Citation: HortTechnology hortte 21, 6; 10.21273/HORTTECH.21.6.703

Common problems encountered from root piece planting

Root piece planting can occasionally produce root yields and root quality comparable to slips, but most workers report that for the same clone yields and root quality from root pieces are generally inferior than from slips. Five, interrelated, factors are primarily responsible for sweetpotato root piece planting being less successful than planting with slips:

1) Lower yields from root pieces than slips.

Most studies report that total yields tend to be greater when a sweetpotato clone is established from slips rather than from root pieces. For example, Lutz et al. (1946) found that yields from root pieces for two clones were on average 59% that of slips. A recent 3-year study comparing several clones at two sites in North Carolina found the yield from root pieces was on average 49% lower than the yield from slips (Bowen, 2010). However, some workers have identified clones where slips and root pieces produce comparable yields. For example, Bouwkamp (1982) selected three clones which produced yields from root pieces that were within 5% of the same clones planted as slips.

2) Root piece enlargement.

Planted root pieces of sweetpotato regularly become a sink for photoassimilates and enlarge. In some cases, the enlarged mother pieces comprise most, or all, of the harvested storage root yield. The enlargement of the planted piece is undesirable because the mother piece tends to be deformed and cracked. This results in an increased propensity for rotting and severely limits the usefulness of mother pieces. Kodoma (1962) proposed that root piece enlargement may also directly reduce the production of daughter roots because the mother pieces will compete with daughter roots for photoassimilates. However, research at North Carolina State University has found no correlation between mother piece size and daughter root yield (Bowen, 2010), so the importance of root piece enlargement to the yield of daughter roots is uncertain.

3) Reduced stand establishment from root pieces.

Reduced stand establishment is a problem in root piece planting compared with transplanted slips. For example, early work found that slips displayed on average 85% survival, whereas root pieces achieved on average 36% (Lutz et al., 1946). Reduced plant stands can also lead to higher weed density, further decreasing yield (Bouwkamp, 1982). Reduced stand establishment is thought to be due primarily to the rotting of the root piece in the soil before sprouting. As will be discussed, cutting roots of seed roots is often used to both increase root piece number and to promote sprouting from the distal end of the root. This practice increases the risk of rot by providing an entry point for pathogens, typically soft rot (Rhizopus sp.) (Bouwkamp et al., 1971).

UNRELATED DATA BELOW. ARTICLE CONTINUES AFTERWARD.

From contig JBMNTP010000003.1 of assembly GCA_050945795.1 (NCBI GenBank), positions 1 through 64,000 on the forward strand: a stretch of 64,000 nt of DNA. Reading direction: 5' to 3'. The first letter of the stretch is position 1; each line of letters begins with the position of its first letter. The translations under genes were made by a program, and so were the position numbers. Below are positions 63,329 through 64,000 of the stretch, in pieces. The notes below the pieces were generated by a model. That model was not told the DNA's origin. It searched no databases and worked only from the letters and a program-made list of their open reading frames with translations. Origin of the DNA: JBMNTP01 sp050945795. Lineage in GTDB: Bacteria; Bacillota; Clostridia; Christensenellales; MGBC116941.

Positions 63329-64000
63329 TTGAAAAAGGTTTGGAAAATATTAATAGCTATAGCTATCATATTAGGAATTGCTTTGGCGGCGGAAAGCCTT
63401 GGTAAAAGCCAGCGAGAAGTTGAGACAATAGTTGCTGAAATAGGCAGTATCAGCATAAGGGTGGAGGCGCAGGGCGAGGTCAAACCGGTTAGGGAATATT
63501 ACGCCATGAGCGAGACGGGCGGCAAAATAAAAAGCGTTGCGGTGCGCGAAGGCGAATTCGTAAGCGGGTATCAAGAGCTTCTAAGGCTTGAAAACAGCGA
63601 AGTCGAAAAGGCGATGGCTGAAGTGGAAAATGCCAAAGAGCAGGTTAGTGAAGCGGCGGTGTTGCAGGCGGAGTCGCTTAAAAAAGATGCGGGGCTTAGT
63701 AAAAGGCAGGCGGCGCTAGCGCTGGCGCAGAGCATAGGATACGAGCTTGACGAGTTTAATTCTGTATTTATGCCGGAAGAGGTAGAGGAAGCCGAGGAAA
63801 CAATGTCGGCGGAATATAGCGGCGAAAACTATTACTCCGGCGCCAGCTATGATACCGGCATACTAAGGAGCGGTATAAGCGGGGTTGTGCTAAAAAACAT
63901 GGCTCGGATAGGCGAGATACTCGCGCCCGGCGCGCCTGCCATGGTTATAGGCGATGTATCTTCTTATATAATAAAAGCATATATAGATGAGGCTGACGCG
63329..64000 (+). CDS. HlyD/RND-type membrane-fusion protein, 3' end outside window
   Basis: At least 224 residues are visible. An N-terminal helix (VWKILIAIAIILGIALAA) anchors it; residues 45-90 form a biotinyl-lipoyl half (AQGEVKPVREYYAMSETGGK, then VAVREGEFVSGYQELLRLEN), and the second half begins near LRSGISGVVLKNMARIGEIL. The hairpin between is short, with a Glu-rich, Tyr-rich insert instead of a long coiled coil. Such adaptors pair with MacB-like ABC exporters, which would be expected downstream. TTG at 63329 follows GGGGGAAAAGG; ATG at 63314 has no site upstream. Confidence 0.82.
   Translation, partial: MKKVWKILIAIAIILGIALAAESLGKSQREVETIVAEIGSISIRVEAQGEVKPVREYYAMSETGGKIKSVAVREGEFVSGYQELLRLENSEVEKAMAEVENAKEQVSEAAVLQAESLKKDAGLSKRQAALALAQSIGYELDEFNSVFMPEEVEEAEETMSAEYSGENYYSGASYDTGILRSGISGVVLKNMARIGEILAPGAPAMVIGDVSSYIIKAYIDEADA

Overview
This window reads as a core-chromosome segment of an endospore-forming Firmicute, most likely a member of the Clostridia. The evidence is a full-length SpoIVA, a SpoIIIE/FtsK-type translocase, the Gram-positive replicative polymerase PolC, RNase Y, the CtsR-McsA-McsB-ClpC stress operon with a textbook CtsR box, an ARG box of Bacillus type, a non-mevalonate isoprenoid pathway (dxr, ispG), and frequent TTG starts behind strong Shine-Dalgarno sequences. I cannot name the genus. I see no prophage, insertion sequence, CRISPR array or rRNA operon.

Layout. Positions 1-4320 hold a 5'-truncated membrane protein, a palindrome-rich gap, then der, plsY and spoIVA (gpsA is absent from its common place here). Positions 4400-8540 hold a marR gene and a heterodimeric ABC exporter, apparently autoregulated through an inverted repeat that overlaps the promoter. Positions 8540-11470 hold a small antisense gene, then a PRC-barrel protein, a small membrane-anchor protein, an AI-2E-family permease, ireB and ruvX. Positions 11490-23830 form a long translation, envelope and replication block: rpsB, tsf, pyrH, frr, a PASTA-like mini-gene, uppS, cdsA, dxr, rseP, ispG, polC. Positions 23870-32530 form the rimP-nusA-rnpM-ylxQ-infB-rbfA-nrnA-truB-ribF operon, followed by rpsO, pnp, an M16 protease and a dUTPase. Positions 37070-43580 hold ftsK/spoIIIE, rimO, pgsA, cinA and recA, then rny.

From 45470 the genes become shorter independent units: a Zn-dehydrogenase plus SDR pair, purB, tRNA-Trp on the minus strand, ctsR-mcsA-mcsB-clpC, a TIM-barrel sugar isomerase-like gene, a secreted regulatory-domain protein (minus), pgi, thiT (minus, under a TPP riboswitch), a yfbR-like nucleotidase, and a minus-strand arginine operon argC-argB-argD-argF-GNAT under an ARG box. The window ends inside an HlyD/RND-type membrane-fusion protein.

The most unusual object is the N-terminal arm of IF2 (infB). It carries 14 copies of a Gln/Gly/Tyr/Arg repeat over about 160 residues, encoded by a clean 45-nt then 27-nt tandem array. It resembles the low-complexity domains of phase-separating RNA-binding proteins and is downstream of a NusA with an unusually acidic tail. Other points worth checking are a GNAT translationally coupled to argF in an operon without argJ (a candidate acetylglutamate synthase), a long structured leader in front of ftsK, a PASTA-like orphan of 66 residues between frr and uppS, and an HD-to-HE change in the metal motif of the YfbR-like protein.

4) Inferior daughter root appearance.

For most sweetpotato clones, the physical characteristics of daughter roots produced from a planted root piece are usually inferior when compared with roots produced from transplanted slips (Bouwkamp, 1982; Georgia Coastal Plain Experimental Station, 1943; Kobayashi, 1968). Daughter roots produced from root pieces tend to be relatively more misshapen and have rougher skin. Kobayashi (1968) observed that it was direct daughter roots that tend to be misshapen, rather than indirect roots. Our research group has also observed that semidirect roots appear inferior to indirect roots.

5) Reduced yield stability.

Reliable data regarding yield stability are not widely published, but researchers at the Chugoku Agricultural Experimental Station state that the annual yield stability from clones planted as root pieces is usually less than for the same clones planted as slips (Kobayashi, 1968; Kobayashi et al., 1969).

These five interrelated factors provide a framework for reviewing literature with respect to root piece research throughout the remainder of the review.

The influence of cultural and genetic factors on root piece planting